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At some point Henneman had large sheets of type set to make labels for the prints he had for sale. Typically they were used like the example upper right, in this case on the recto of the mount below the photograph, more often on the verso of the mount. These replaced the manuscript titles like the one shown earlier and were probably intended to convey a more professional appearance. It is clear that Talbot himself knew about them – they might even have been his idea. The ‘Orleans’ above is in his hand, meaning that this was not a commercially sold print but rather one that he presented to someone, enhanced by Henneman’s label. More importantly, there is one set of these uncut sheets that Talbot must have used as a master index, for it is annotated with prices and other information. The Chess Players carries his notation that “M. leaning on his hand,” identifying it as the more favoured left hand version.

So who was ‘M.’? This is far too early for one of Judi Dench’s predecessors, long before MI6 was founded. Talbot corresponded with nearly a hundred M surnames. Some can be eliminated by age or geography. Could it have been John Murray, his publisher? Thomas Malone was too young. The poet Thomas Moore of too small a stature. Perhaps Robert Murray, the Irish optician and photographer who worked in close proximity to Henneman on Regent Street? Possibly even Talbot’s artist friend George Montgomerie?

So, the simple beauty and strength of The Chess Players conceal a number of secrets, appropriate for a depiction of a game so complex, and a figure so complex as Antoine Claudet, a true gentleman, a fine artist, a successful entrepreneur and a master of many areas of science.

pointing-finger-blogKudos to anyone who can identify ‘M’. Perhaps those more familiar with the game of chess can derive some meaning from the placement of the pieces here? Any leads welcome.

Larry J Schaaf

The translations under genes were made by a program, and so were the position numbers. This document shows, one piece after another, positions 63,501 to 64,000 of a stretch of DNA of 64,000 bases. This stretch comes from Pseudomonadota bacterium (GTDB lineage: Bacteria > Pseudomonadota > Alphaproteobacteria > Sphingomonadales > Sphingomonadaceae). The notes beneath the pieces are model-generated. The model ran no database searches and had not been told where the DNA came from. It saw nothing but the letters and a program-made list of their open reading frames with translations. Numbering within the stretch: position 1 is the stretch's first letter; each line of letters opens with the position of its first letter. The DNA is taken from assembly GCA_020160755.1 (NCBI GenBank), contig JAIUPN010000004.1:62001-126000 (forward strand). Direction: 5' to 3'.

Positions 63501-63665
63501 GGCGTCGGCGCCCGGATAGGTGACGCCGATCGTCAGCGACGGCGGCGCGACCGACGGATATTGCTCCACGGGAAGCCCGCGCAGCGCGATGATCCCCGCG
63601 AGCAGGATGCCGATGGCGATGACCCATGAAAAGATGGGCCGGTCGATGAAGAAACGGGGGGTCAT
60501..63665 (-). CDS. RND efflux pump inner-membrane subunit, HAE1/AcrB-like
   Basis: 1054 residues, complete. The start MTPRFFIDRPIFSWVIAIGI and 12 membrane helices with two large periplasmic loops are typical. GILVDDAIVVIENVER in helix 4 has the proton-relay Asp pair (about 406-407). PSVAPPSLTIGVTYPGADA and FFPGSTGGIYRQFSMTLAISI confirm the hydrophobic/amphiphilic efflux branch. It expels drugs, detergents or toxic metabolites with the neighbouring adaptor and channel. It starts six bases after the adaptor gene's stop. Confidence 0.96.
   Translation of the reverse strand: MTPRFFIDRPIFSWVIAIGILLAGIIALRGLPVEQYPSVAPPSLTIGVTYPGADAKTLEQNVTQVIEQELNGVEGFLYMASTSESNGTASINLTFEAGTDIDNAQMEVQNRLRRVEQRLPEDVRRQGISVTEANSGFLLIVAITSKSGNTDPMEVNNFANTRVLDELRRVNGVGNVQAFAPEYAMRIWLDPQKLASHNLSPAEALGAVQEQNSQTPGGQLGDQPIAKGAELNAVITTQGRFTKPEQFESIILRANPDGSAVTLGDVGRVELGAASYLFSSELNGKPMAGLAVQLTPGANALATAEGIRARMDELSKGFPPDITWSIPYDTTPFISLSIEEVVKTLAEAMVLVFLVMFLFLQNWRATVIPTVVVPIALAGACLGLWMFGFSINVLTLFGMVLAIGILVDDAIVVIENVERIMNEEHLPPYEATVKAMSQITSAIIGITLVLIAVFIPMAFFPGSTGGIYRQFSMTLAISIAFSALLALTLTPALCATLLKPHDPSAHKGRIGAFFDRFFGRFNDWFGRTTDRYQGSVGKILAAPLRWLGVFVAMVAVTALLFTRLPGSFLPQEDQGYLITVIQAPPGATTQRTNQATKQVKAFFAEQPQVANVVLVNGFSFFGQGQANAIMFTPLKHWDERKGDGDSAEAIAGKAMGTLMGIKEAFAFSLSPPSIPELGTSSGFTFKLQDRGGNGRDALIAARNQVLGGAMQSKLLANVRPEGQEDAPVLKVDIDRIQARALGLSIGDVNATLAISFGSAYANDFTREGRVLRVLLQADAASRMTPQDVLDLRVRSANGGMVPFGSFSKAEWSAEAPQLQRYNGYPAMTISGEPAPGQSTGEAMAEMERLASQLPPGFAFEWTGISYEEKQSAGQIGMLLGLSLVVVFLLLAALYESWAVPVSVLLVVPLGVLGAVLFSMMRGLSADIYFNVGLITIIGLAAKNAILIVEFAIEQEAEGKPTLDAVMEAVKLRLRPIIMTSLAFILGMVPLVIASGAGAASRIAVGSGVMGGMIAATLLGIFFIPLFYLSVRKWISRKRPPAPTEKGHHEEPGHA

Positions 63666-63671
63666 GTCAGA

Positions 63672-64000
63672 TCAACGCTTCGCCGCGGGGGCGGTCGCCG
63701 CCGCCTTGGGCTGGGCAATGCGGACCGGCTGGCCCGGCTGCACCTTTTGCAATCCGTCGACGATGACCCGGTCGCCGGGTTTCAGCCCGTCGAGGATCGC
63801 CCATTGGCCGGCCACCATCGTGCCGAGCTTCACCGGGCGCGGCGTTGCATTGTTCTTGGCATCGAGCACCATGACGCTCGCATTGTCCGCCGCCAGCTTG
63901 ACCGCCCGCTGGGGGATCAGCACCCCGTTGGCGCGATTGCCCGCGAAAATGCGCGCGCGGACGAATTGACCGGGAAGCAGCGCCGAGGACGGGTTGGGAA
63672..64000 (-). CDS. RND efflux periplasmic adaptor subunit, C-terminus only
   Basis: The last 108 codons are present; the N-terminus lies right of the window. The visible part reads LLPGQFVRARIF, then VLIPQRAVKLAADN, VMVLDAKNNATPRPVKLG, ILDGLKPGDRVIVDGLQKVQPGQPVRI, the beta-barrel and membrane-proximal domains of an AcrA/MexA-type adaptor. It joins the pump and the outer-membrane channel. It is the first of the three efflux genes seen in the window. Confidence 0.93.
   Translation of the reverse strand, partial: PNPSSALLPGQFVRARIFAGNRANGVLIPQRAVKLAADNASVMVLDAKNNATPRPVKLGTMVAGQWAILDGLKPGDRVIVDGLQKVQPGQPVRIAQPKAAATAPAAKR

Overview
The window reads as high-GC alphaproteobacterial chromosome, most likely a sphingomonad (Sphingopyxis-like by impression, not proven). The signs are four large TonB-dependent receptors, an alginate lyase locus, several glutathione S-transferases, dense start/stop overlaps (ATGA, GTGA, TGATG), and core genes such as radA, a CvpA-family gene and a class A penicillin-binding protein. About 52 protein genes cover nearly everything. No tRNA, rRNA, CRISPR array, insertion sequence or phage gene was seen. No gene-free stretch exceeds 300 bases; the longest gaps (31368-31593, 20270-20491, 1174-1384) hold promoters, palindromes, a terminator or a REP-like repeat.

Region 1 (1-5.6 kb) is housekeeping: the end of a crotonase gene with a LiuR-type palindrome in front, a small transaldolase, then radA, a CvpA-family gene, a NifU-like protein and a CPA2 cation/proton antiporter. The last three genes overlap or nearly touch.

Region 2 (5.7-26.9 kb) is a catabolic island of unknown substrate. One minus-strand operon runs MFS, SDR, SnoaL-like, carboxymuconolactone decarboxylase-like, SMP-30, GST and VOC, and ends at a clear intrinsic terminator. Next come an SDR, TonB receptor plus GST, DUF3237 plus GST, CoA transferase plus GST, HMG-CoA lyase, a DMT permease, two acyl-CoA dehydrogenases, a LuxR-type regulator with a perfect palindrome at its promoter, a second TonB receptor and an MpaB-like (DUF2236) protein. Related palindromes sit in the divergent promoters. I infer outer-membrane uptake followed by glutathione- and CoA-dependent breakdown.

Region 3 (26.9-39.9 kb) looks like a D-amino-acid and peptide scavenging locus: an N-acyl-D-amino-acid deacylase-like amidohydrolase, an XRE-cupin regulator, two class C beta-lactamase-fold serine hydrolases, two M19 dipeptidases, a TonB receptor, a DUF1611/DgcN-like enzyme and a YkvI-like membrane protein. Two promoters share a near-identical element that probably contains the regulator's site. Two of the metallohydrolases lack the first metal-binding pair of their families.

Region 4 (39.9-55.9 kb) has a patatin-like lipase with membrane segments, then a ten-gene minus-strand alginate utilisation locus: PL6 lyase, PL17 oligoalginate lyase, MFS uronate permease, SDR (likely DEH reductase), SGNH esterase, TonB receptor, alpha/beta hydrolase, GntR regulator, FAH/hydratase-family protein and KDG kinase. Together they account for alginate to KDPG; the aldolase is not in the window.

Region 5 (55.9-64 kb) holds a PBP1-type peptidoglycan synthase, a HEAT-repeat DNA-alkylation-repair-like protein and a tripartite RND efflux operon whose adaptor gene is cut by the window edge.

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Questions or Comments? Please feel encouraged to contact Prof Schaaf directly at larry.schaaf@bodleian.ox.ac.uk • Circle of WHFT, attributed to Antoine Claudet, The Chess Players, Claudet on the left, salt print from a calotype negative, ca. 1845; National Media Museum, Bradford, 1937-372-1; Schaaf 2819; Circle of WHFT, attributed to Antoine Claudet, The Chess Players, Claudet on the right, salt print from a calotype negative, ca. 1845; Tekniska museet (National Museum of Science and Technology), Stockholm, 21-87-6; Schaaf 2820. • Nicolaas Henneman, Talbotypes or Sun Pictures, Taken from the Actual Objects They Represent (London: Nicolaas Henneman, 1847) National Media Museum, Bradford, 1937-2530/24, Schaaf 2819. • Markings on the verso of a mounted Chess Players, courtesy of Hans P. Kraus, Jr., Inc., New York. • Detail of heavy paper edge with white band on a print of The Chess Players, Tekniska museet, Stockholm, 21-87-6; Schaaf 2820. Detail of a cut apart, intensified and re-assembled salt print of The Chess Players, The Metropolitan Museum of Art, New York, The Elishas Whittelsey Collection, the Elishas Whittelsey Fund, 1973.616, Schaaf 2819. • WHFT, A Gentleman Challenging Nicolaas Henneman in a Game of Chess, salt print from a calotype negative, ca. 1842, Fox Talbot Collection, the British Library, London, LA2110, Schaaf 975. WHFT, Cut-down Negative of Nicolaas Henneman Contemplating a Chess Board, calotype negative, ca. 1842, 1937-3862, National Media Museum, Bradford, Schaaf 975. • WHFT, Nicolaas Henneman Challenging John Frederick Goddard in a Game of Chess, salt print from a calotype negative, probably 7-9 April 1842, National Media Museum, Bradford, 1937-366/1/57, Schaaf 1496. • Circle of WHFT, attributed to Antoine Claudet, The Chess Players, Claudet on the right (printed before the negative was trimmed down), varnished salt print from a calotype negative, ca. 1845, National Media Museum, Bradford, 1937-2526/12, Schaaf 2820. • Detail of The Chess Players, Claudet on the right, salt print on heavy paper from a calotype negative, ca. 1845; Tekniska museet, Stockholm, 21-87-6; Schaaf 2820. • Nicolaas Henneman, Uncut Printed Sheet of Captions, National Media Museum, Bradford. WHFT, detail of The Principal Place in the City of Orleans, From Nature, 1843; mounted salt print from a calotype negative, 14 June 1843, courtesy of Hans P. Kraus, Jr., New York; Schaaf 1707. Nicolaas Henneman, detail of Uncut Printed Sheet of Captions, Fox Talbot Collection, Manuscripts Division, The British Library, London.